Through the Nations and Regions Group we will work with regional development agencies and other key regional bodies to develop plans and strategies to maximise these opportunities.
The OGIS report can be accessed on the Department for Culture, Media and Sport website at: www.culture.gov.uk/reference_library/publications/archive_2005/ogis
The Olympic Park legacy will include affordable housing, including a mix of social rented and intermediate housing (like shared ownership), as set out in local and regional planning policy documents. The Olympic Delivery Authority (ODA) will make a new planning application for elements of the Olympic Village located outside of Stratford City, at Clays Lane in January, and they will work with the Olympic Village development partner to determine the level and type of affordable housing.
There will also be legacy applications for housing on other areas of the Park, and the content of these will be discussed between relevant parties, including the ODA, London Development Agency, London Thames Gateway Development Corporation and others. My Department will continue to work with Government colleagues to ensure that affordable housing of all kinds is included within this legacy.
We have established a Nations and Regions Group which draws together key players from each of the English regions and the devolved Administrations to ensure the whole of the UK is involved in and can maximise the opportunities of the 2012 Olympic Games and Paralympic Games.
Each region has established a working group as a focal point for planning for the Games. These working groups bring together key regional bodies such as Regional Development Agencies, Regional Sports Boards, Regional Cultural Consortia and local authorities to ensure effective joint working on preparations for the 2012 Games, including the recent ‘Be Part of 2012’ Roadshow which toured the UK during July, engaging local communities and businesses.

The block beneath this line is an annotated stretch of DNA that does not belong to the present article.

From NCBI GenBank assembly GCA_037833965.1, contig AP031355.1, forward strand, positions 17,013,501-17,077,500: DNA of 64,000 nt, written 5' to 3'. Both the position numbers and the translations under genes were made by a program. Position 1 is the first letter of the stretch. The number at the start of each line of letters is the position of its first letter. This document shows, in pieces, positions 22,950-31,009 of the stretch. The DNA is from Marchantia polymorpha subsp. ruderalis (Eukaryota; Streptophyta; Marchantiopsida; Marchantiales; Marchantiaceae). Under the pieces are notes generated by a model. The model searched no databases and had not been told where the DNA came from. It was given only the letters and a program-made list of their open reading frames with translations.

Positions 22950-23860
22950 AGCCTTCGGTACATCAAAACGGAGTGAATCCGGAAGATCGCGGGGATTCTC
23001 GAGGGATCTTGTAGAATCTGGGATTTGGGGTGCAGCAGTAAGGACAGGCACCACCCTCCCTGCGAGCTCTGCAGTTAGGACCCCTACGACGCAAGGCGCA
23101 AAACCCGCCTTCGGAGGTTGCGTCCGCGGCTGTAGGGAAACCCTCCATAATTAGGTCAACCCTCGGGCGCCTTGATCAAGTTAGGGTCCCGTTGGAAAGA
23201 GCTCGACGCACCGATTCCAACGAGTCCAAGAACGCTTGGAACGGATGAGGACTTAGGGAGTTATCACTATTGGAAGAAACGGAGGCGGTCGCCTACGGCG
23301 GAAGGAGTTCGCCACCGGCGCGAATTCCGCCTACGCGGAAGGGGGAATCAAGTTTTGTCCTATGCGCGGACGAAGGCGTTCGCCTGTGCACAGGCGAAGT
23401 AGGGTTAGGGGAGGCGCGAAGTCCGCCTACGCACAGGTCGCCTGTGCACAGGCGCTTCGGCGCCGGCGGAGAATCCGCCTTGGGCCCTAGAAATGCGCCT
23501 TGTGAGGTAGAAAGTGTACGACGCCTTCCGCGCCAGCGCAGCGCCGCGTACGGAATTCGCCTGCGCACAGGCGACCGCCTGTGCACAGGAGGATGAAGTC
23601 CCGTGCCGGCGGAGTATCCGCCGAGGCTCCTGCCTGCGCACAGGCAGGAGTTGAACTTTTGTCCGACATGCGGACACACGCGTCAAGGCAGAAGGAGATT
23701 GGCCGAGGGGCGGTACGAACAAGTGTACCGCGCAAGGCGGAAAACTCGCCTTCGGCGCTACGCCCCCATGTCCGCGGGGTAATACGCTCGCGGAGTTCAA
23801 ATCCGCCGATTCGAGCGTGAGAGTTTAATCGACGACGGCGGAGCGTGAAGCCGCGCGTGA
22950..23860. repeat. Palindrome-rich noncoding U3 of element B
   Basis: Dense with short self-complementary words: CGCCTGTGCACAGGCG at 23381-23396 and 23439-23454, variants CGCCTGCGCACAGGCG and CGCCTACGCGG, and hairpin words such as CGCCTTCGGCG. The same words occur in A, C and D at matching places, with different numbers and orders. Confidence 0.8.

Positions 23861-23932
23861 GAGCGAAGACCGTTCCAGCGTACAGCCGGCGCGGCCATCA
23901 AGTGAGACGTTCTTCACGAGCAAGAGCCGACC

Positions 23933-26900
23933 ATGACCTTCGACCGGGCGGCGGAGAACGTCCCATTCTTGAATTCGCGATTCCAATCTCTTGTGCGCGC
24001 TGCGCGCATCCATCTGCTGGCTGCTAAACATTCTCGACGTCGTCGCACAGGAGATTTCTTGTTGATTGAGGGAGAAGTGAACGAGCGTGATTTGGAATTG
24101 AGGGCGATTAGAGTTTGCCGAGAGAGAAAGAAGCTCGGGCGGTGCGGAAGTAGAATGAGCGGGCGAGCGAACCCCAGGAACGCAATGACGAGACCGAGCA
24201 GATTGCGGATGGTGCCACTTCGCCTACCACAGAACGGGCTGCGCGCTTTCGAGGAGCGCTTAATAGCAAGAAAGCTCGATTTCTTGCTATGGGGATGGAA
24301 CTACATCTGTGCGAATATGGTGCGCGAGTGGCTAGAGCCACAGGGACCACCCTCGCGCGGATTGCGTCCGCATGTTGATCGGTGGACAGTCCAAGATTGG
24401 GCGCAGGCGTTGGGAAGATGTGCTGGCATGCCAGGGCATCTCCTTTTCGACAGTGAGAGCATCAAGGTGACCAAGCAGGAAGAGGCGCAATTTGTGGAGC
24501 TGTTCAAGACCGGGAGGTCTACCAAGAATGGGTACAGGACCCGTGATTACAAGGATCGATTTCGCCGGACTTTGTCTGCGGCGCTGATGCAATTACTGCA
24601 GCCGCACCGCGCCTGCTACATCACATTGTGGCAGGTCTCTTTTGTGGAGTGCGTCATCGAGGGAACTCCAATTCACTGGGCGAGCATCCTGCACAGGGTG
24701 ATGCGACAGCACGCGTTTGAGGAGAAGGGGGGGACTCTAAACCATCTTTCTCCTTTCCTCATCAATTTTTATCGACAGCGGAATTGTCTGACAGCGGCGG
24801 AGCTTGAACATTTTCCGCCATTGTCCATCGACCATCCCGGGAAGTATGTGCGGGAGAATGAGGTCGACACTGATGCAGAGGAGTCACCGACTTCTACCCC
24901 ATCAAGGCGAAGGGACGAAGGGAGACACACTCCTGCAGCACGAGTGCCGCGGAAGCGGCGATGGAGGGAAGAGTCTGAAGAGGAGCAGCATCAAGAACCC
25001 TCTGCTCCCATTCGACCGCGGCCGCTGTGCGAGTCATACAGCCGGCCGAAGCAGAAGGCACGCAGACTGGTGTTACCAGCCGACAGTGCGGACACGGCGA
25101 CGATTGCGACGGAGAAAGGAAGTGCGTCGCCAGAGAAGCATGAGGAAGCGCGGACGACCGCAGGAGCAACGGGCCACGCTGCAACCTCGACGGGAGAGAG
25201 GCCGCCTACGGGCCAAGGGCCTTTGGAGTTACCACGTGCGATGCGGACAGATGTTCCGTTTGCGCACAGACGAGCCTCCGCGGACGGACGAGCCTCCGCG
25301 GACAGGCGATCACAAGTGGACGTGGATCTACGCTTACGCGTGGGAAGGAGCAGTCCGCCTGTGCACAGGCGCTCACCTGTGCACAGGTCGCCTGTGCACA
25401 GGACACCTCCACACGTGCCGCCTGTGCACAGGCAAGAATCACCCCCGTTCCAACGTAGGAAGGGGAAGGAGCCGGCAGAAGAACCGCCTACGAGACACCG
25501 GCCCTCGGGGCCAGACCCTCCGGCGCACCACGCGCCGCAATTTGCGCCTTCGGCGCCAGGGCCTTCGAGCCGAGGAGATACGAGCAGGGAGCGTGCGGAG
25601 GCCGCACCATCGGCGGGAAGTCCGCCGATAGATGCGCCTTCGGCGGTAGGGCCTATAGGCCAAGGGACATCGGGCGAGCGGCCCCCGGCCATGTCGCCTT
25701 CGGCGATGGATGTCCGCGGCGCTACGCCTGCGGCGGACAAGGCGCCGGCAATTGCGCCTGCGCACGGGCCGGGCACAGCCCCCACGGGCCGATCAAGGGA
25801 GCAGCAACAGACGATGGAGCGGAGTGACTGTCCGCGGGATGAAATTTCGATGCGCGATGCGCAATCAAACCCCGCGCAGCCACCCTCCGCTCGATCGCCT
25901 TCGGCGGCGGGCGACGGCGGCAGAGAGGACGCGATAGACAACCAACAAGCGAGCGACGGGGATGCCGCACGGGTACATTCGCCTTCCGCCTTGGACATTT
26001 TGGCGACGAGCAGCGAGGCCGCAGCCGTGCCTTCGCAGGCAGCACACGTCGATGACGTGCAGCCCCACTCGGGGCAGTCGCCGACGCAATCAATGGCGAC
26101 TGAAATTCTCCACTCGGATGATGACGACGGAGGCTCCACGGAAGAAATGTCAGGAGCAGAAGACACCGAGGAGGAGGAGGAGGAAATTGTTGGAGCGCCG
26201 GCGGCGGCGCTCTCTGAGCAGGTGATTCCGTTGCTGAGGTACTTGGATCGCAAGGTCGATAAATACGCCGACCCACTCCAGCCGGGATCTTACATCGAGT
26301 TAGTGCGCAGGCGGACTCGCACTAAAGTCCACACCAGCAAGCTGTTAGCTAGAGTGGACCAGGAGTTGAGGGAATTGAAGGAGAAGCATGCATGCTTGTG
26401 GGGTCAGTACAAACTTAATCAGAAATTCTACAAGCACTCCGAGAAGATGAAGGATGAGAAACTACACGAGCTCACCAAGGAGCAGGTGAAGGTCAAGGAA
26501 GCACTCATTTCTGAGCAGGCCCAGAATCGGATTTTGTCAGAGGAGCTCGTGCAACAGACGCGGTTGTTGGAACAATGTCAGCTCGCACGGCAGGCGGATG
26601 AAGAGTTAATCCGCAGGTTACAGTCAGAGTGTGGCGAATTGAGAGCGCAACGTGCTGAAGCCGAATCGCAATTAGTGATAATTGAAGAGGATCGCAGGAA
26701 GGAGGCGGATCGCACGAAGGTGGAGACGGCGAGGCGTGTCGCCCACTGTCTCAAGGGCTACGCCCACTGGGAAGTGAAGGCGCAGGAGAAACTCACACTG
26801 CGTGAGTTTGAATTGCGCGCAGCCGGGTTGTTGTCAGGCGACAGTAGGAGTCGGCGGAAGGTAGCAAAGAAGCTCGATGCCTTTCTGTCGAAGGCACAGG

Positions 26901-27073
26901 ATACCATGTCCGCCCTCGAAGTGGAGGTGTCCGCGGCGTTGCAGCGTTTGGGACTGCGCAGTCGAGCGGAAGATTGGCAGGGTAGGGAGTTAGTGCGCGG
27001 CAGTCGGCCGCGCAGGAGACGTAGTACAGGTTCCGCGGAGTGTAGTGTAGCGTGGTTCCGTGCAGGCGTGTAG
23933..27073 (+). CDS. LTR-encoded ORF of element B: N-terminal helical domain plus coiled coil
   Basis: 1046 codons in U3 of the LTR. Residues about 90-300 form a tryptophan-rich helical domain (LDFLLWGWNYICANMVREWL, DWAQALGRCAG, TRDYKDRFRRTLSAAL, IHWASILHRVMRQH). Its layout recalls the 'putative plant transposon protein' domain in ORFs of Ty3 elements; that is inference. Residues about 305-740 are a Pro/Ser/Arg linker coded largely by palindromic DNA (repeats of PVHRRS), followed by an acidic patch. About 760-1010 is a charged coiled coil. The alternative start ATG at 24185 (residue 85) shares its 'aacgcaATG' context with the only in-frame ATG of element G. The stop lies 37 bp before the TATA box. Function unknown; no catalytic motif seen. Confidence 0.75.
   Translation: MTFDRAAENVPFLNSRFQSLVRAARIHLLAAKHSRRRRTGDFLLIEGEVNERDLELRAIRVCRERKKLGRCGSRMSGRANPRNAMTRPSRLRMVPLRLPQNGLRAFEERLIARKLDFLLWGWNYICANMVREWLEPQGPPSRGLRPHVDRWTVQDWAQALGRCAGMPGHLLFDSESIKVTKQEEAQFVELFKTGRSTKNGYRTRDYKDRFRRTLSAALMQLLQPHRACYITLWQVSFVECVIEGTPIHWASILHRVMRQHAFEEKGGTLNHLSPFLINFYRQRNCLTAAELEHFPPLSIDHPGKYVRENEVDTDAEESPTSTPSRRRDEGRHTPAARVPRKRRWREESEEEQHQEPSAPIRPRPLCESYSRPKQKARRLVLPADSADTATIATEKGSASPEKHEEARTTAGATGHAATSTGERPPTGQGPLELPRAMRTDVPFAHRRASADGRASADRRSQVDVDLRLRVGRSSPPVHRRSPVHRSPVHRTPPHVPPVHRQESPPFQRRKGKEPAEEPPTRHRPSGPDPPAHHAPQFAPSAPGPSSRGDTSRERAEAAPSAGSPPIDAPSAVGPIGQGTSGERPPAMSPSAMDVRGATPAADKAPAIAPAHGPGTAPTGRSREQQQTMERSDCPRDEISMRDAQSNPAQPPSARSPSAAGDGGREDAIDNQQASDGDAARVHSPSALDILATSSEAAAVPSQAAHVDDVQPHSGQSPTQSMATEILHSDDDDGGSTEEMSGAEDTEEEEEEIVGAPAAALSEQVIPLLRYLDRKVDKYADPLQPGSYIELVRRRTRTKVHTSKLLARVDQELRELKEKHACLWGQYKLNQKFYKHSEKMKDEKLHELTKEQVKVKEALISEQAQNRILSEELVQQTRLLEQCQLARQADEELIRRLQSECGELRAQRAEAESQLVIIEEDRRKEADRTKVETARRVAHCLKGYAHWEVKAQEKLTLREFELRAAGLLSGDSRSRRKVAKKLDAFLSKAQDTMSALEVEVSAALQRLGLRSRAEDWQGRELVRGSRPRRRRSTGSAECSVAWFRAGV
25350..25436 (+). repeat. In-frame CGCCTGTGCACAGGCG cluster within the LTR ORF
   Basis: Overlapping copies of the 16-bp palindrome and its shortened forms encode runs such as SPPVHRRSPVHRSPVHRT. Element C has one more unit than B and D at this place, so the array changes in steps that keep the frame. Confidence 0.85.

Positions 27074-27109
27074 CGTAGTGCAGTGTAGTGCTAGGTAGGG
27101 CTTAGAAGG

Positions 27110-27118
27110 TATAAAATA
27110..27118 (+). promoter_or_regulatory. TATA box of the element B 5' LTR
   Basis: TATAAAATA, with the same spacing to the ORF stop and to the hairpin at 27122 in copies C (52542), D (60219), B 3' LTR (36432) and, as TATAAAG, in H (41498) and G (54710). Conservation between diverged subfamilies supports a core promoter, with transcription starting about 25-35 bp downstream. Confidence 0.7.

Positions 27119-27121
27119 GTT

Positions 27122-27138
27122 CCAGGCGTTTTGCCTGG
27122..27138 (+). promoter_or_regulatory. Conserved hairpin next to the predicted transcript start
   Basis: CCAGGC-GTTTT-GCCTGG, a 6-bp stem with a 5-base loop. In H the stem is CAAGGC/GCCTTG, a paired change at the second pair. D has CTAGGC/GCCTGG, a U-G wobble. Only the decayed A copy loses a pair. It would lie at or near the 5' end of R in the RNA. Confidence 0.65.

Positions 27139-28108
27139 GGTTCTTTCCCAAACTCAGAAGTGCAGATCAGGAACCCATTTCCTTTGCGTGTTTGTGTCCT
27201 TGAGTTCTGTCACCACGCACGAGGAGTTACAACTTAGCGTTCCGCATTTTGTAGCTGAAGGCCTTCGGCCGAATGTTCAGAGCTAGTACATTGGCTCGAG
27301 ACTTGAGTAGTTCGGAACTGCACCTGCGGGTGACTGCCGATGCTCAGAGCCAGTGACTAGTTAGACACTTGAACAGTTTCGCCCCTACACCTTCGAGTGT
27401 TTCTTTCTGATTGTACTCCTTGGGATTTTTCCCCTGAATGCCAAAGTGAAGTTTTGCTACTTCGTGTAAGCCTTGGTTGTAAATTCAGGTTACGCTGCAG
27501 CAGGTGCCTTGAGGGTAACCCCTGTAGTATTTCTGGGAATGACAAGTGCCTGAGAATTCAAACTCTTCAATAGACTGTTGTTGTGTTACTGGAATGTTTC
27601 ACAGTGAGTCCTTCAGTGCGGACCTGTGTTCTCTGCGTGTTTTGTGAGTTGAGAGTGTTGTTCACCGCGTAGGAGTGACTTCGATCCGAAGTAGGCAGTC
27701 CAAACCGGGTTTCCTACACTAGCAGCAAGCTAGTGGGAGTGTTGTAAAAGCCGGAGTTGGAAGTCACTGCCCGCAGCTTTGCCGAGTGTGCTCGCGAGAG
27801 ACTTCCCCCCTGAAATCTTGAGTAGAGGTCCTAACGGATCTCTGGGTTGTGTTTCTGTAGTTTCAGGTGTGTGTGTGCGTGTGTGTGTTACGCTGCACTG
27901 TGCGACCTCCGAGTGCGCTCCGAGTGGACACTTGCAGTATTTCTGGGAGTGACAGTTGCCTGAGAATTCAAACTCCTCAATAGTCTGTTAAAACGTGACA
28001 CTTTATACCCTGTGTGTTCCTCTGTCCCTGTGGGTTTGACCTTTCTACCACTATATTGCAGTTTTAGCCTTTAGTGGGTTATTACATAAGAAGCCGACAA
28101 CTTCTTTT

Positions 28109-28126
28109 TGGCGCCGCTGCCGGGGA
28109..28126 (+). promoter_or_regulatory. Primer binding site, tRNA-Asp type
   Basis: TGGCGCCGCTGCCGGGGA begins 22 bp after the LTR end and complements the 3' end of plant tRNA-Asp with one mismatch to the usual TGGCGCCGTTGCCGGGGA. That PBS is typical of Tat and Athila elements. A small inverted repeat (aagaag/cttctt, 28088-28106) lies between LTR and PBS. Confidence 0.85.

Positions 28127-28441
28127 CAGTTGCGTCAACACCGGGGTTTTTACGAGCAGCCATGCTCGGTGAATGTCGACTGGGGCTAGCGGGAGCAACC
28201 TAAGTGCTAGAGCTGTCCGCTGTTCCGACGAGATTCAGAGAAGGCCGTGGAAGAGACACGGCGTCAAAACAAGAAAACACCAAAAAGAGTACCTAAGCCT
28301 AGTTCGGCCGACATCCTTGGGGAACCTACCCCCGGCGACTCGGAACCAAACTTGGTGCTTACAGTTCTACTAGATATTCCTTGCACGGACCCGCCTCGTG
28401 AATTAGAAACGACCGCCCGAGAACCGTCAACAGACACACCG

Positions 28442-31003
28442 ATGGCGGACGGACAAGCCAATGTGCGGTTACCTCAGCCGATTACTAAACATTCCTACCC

The London Development Agency (LDA), in consultation with the Olympic Delivery Authority (ODA), is responsible for the assembly and remediation of the land for the Olympic Park site in Stratford.
Initial site investigation and desk-top research work, undertaken by the LDA in support of the Olympic and Legacy Planning Applications, identified some contamination within the footprint of the Olympic Park area. Site investigations are currently being carried out, in accordance with industry best practice, to identify the exact type and concentrations of contamination. The investigations are following principles set out in the Intrusive Investigation Method Statement approved by the London boroughs of Hackney, Newham, Tower Hamlets and Waltham Forest, the Environment Agency and British Waterways, a copy of which has been placed in the Library of the House.
The process of characterising the nature of ground conditions within the Olympic Park is ongoing and is not due for completion for many months. Although the Department for Culture, Media and Sport will be working closely with the LDA and ODA throughout the exercise, the reports will be commissioned by those bodies.
Security considerations have been written into design work at every stage of the plans and remain of the utmost importance. Though security was not a primary driver for the recent changes to the plans, all alterations that were made by the Olympic Delivery Authority were done so in consultation with the relevant Government agencies, including the Home Office, which leads on security issues in relation to the Games.